Flashcards in Corticosteroids Deck (18):
What are corticosteroids?
Steroid hormones produced by the adrenal cortex
What are corticosteroids used for?
Treatment of inflammatory and autoimmune diseases
What are the 2 classes of corticosteroids?
Where are corticosteroids made specifically and what are they used for?
- mineralocorticoids -> zona glomerulosa of the kidney (outer layer), for electrolyte and water balance
- glucocorticoids -> zone fasciculata (middle), affecting metabolism, fights infection, prevents fluid loss, neurochemistry effects
What type of corticosteroid is cortisol?
How does the concentration of cortisol change at different times?
- cicadian rhythm:
highest in the morning when we wake up and then decreases throughout the day until the evening where it is at its lowest
What is the purpose of the cicadian rhythms?
Allows you to be more active during the day, better response to stress and greater immune protection in the morning when you need it vs the evening when you are mostly in a protected environment
Natural homeostatic mechanism
What are the side effects of high glucocorticoids?
Oedema, weight gain, hypertension, osteoporosis, avascular necrosis, hyperglycemia, glaucoma, jaundice, peptic ulcers, cushing's if there is high cortisol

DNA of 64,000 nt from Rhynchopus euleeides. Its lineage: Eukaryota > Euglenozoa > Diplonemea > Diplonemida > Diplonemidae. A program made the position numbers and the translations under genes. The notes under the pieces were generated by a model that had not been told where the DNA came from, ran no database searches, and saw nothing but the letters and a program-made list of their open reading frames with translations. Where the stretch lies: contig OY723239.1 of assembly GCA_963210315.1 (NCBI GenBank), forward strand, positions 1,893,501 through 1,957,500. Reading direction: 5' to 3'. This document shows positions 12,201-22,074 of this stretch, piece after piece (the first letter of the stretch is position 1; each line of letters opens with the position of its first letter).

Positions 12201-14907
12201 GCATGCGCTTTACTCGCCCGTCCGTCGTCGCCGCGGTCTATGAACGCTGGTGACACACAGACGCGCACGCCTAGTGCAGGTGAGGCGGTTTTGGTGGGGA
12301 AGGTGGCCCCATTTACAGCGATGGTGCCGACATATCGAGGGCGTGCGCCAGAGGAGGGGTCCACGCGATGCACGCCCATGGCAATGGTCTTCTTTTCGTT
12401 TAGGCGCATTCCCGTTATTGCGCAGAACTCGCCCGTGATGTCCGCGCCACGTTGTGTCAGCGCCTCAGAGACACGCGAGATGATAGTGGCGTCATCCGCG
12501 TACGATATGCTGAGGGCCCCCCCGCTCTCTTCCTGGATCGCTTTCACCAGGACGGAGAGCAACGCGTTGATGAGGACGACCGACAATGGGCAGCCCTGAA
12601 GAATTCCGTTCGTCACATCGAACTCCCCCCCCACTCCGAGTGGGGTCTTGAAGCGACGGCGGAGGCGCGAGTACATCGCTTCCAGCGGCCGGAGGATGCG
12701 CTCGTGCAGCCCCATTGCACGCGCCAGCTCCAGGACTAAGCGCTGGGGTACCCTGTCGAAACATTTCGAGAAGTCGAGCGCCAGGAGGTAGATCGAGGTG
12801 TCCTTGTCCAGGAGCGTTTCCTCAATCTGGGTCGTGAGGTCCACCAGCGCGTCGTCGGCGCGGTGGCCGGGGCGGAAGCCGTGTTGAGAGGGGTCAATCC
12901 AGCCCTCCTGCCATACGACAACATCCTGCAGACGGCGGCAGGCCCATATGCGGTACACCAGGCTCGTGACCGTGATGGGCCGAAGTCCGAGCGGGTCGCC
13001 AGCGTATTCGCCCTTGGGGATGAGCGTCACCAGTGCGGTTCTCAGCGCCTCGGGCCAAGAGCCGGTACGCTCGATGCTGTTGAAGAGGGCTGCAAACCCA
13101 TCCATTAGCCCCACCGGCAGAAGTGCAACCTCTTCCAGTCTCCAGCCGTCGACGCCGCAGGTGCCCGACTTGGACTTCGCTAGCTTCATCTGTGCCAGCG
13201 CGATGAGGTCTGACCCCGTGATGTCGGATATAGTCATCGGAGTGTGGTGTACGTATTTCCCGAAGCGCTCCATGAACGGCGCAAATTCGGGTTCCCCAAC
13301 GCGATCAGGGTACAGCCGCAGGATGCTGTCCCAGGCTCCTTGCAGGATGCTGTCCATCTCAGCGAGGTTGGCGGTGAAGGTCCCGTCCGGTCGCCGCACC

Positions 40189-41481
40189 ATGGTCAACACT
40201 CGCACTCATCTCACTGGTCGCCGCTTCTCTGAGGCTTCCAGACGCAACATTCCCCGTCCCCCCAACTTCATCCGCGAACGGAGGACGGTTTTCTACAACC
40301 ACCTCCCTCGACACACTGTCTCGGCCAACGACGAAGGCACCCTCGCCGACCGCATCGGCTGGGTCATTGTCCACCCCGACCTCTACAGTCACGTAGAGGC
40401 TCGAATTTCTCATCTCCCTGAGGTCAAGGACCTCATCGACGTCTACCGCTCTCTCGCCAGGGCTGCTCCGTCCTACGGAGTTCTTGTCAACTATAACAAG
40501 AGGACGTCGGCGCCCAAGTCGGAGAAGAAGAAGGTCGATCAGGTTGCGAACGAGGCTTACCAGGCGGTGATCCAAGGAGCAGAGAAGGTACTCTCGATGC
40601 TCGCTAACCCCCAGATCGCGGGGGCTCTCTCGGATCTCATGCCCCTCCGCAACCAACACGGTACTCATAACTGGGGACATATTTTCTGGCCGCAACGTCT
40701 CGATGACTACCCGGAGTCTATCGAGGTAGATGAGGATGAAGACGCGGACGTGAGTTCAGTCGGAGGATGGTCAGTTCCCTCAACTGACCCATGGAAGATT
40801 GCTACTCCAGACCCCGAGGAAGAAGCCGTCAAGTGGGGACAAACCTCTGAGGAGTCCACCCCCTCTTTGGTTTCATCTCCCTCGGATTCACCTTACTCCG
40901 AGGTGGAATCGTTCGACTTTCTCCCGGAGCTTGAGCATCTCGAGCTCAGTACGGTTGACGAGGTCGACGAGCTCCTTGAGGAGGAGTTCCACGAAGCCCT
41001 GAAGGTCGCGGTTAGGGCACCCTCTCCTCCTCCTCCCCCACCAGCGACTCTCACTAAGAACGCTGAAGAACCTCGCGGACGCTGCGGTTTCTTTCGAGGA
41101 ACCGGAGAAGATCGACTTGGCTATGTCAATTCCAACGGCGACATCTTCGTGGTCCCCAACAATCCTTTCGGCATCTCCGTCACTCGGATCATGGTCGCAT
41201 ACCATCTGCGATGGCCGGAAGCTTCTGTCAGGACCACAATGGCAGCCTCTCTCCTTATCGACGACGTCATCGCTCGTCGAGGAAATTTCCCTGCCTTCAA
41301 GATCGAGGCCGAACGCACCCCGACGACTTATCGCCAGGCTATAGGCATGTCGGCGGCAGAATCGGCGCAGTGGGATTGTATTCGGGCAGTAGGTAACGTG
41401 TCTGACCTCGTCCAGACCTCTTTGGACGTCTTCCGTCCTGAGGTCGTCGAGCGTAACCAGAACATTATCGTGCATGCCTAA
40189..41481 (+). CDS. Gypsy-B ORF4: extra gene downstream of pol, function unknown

Why may you have high glucocorticoid levels?
What is the use of glucocorticoids?
Hypersensitivity (asthma, dermatitis)
What are the glucocorticoid receptors?
- 2 forms: alpha and beta
- lipids so can enter the cell membrane meaning they are found in the nucleus and the cytoplasm
What is the role of the beta glucocorticoid receptor?
Does not bind to the steroid
Increased in steroid resistant patients
How do glucocorticoids work on receptors?
Through genomic activities (slow acting) and non-genomic activities (fast acting)
How do genomic activities occur?
Transactivation and transrepression
What is transactivation?
Glucocorticoids bind to alpha receptors, the receptor gets translocated to nucleus where it regulates gene expression
What is transrepression?
Glucocorticoid bind to the DNA directly where pro-inflammatory transcription factors prevent gene expression
How do non-genomic activities work?
Activated glucocorticoid binds to proteins on the membrane and cytoplasm causing an immediate effect through activating cascades